Some businesses try to prevent customers from leaving negative reviews on Yelp and other review sites by adding non-disparagement clauses to their terms of service. But such clauses are now illegal in the state of California thanks to a bill signed into law by Governor Jerry Brown earlier this week.
According to the Washington Post, the new law bans both contractual agreements that prevent customers from writing online reviews as well as attempts from businesses to fine or otherwise penalize customers for their comments.
Businesses that don’t comply with the new law face heavy fines: the first violation results in a $2500 fine; any subsequent violation results in a $5000 fine. Businesses can get slapped with an additional $10,000 penalty “if the violation was willful, intentional, or reckless,” according to the text of the bill.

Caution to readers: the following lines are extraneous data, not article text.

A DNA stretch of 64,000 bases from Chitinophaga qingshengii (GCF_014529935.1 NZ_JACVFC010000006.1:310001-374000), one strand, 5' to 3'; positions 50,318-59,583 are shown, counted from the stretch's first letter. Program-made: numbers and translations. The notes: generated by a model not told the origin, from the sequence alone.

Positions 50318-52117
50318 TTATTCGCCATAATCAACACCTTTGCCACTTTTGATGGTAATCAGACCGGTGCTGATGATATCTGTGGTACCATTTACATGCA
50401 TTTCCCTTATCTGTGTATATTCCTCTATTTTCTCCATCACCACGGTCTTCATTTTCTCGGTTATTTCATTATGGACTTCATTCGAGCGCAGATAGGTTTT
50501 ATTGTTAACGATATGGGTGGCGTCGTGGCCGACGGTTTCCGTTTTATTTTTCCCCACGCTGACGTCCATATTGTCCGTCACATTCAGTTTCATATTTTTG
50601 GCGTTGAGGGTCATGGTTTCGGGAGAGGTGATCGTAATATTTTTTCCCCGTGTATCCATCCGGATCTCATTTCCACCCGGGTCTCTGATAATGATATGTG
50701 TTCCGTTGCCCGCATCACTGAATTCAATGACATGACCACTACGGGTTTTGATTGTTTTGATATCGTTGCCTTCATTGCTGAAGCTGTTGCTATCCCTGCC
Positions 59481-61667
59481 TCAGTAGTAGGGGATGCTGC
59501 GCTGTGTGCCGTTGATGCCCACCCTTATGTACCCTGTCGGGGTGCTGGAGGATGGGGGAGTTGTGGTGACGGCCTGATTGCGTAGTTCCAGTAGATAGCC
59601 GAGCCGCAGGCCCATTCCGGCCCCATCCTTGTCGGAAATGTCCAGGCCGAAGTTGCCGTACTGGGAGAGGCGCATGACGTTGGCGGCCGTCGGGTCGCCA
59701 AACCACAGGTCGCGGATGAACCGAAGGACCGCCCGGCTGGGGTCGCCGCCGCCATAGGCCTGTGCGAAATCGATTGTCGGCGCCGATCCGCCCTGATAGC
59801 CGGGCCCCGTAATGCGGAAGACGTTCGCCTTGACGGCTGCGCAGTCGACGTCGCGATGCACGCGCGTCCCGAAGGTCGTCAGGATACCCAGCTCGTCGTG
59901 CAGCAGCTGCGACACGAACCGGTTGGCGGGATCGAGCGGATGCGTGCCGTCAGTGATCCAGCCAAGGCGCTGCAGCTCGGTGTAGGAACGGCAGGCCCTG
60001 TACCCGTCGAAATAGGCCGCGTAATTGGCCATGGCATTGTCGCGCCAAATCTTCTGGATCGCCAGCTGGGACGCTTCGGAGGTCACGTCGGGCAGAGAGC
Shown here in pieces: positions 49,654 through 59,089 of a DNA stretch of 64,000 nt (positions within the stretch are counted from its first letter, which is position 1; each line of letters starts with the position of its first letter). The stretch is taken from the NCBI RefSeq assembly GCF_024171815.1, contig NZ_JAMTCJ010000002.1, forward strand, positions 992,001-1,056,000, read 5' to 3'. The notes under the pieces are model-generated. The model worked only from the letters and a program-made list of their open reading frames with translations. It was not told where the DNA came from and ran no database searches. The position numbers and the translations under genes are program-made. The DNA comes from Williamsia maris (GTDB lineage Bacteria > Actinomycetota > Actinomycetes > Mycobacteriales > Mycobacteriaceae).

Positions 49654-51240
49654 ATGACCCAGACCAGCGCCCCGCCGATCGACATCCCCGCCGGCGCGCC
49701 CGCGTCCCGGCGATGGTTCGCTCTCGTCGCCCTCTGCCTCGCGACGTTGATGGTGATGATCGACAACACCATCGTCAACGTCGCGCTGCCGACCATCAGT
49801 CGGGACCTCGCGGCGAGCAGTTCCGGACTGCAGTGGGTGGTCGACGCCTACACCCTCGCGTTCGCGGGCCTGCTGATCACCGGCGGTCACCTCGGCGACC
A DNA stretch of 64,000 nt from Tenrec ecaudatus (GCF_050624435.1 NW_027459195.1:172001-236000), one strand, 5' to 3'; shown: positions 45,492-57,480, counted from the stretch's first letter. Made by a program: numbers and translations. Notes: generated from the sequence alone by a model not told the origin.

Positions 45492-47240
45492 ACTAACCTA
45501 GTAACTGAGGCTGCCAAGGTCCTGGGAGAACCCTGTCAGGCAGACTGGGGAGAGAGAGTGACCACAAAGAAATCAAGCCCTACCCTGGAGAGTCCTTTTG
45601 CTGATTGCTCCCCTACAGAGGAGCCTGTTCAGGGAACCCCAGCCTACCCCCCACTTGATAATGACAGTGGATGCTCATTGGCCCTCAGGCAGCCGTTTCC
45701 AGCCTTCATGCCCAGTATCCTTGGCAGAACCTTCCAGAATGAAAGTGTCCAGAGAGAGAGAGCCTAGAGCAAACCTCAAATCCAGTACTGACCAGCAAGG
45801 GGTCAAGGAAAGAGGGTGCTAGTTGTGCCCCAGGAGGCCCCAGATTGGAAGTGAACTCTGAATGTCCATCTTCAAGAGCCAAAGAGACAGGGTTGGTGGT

As you might have guessed, Yelp is pleased with this new law.
“We urge other states around the country to follow the example that California has set and adopt similar laws to clarify that non-disparagement clauses in consumer contracts are void and unenforceable,” the company said in a statement posted to its website. “These types of laws are good public policy and will help to protect Yelp users and consumers worldwide.”
This story, "Businesses can't stop you from writing Yelp reviews under new California law" was originally published by TechHive.